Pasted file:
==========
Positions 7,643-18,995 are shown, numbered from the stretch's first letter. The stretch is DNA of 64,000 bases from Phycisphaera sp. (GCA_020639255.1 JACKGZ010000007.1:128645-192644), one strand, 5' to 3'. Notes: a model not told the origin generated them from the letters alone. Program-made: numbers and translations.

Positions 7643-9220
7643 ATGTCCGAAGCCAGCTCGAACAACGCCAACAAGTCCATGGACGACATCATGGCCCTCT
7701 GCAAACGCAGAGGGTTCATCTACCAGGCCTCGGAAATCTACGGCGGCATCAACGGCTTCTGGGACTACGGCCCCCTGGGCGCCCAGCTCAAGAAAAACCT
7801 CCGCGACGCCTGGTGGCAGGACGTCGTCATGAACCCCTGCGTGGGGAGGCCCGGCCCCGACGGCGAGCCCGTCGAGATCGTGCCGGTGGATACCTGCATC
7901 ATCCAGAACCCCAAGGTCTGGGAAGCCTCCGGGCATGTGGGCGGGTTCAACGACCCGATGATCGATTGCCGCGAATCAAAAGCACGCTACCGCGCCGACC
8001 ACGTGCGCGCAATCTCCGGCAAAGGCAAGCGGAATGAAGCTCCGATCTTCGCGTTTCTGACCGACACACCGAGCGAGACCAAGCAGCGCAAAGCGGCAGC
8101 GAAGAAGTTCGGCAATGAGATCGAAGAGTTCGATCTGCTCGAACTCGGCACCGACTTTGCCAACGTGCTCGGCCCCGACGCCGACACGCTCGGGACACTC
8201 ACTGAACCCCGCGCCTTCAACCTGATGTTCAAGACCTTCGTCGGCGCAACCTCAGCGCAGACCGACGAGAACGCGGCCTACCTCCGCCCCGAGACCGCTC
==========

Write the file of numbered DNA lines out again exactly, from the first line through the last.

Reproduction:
Positions 7,643-18,995 are shown, numbered from the stretch's first letter. The stretch is DNA of 64,000 bases from Phycisphaera sp. (GCA_020639255.1 JACKGZ010000007.1:128645-192644), one strand, 5' to 3'. Notes: a model not told the origin generated them from the letters alone. Program-made: numbers and translations.

Positions 7643-9220
7643 ATGTCCGAAGCCAGCTCGAACAACGCCAACAAGTCCATGGACGACATCATGGCCCTCT
7701 GCAAACGCAGAGGGTTCATCTACCAGGCCTCGGAAATCTACGGCGGCATCAACGGCTTCTGGGACTACGGCCCCCTGGGCGCCCAGCTCAAGAAAAACCT
7801 CCGCGACGCCTGGTGGCAGGACGTCGTCATGAACCCCTGCGTGGGGAGGCCCGGCCCCGACGGCGAGCCCGTCGAGATCGTGCCGGTGGATACCTGCATC
7901 ATCCAGAACCCCAAGGTCTGGGAAGCCTCCGGGCATGTGGGCGGGTTCAACGACCCGATGATCGATTGCCGCGAATCAAAAGCACGCTACCGCGCCGACC
8001 ACGTGCGCGCAATCTCCGGCAAAGGCAAGCGGAATGAAGCTCCGATCTTCGCGTTTCTGACCGACACACCGAGCGAGACCAAGCAGCGCAAAGCGGCAGC
8101 GAAGAAGTTCGGCAATGAGATCGAAGAGTTCGATCTGCTCGAACTCGGCACCGACTTTGCCAACGTGCTCGGCCCCGACGCCGACACGCTCGGGACACTC
8201 ACTGAACCCCGCGCCTTCAACCTGATGTTCAAGACCTTCGTCGGCGCAACCTCAGCGCAGACCGACGAGAACGCGGCCTACCTCCGCCCCGAGACCGCTC